Zachary was still not sleeping through the night at this point either. Zach and I were complete zombies for a couple months. We were back and forth to their rooms a few nights a week. I almost always went to Zachary because he demanded me. At one point, I remember Zach saying, “This is not sustainable! We can’t keep up like this!”

Zach (on the monitor) sitting in Lucy’s room until she fell asleep

Thankfully after about 2 months or so, Lucy got back to normal. Like most insane times toddlers go through, it was just a phase.

Easter was the first holiday that was semi-normal. The kids had an Easter egg hunt in the yard at my Mom and Dad’s house. We were relieved to be celebrating a holiday in the same house, even though we had masks and it was mostly held outdoors. You could see that the anxious feelings we had harbored for so long were beginning to dissipate.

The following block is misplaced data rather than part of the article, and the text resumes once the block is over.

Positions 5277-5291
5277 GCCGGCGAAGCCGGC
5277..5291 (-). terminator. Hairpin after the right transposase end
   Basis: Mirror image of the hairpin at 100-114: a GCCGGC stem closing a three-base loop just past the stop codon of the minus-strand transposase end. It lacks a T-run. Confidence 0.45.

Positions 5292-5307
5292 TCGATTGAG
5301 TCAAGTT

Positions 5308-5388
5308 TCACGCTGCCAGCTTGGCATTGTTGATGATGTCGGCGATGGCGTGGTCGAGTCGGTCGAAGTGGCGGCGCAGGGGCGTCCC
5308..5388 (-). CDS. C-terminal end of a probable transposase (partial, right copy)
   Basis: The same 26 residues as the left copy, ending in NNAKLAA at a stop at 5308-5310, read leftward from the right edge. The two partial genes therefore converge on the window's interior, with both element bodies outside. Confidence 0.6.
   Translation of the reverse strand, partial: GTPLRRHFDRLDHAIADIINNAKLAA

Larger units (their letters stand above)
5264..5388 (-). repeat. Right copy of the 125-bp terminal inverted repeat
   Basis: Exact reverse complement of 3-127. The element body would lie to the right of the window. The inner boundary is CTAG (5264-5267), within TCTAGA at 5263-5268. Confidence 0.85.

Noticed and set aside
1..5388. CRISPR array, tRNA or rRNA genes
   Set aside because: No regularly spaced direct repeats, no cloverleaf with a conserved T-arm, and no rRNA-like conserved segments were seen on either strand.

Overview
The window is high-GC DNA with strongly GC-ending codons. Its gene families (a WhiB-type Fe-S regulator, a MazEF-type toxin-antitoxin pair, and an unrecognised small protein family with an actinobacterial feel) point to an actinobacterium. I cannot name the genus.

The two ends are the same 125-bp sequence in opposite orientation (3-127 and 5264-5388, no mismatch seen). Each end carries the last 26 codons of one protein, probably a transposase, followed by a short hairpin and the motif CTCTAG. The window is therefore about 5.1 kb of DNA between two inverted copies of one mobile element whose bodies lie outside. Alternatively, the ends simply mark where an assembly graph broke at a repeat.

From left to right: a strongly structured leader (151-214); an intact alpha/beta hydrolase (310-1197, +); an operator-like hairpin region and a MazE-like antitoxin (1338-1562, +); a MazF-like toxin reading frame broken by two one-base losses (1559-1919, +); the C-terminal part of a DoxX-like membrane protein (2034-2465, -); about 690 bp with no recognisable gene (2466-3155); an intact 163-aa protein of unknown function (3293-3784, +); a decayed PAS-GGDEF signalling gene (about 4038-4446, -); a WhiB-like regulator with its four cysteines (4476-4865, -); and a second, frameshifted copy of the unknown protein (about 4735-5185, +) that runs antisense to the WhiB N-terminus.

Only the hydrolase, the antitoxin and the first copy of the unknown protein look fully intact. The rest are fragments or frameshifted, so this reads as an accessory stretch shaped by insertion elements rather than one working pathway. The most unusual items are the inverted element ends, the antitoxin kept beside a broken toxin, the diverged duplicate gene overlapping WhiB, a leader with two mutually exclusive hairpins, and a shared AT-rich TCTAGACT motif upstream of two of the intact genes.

Mid-May we took a huge step, we traveled outside of our bubble. We went to Shenandoah National Park with Zach’s family. It felt incredible to go “somewhere.” The kids traveled so well and we felt safe. It was our first road trip as a family of 4. We stayed in a cabin. We hiked, we ate out at a restaurant for the first time in over a year. We sat at the campfire sharing stories and drinks. The kids loved it. They love to be outside discovering nature. But, as young children will do, they gave us trouble at night. The screaming that came from our cabin some nights was murderous. I dubbed it the shack of horrors. The kids had only ever taken baths and this cabin had a shower.

Watching Lucy’s face fill with horror as we put her in the shower, as awful as it sounds, was actually pretty hilarious. As soon as we took her out she excitedly shouted, “I did it! All clean!” Of course Zachary watched everything his sister did and he repeated it all in his own language. This happened every night. We were there for 7 days. By night 6, they didn’t mind the shower.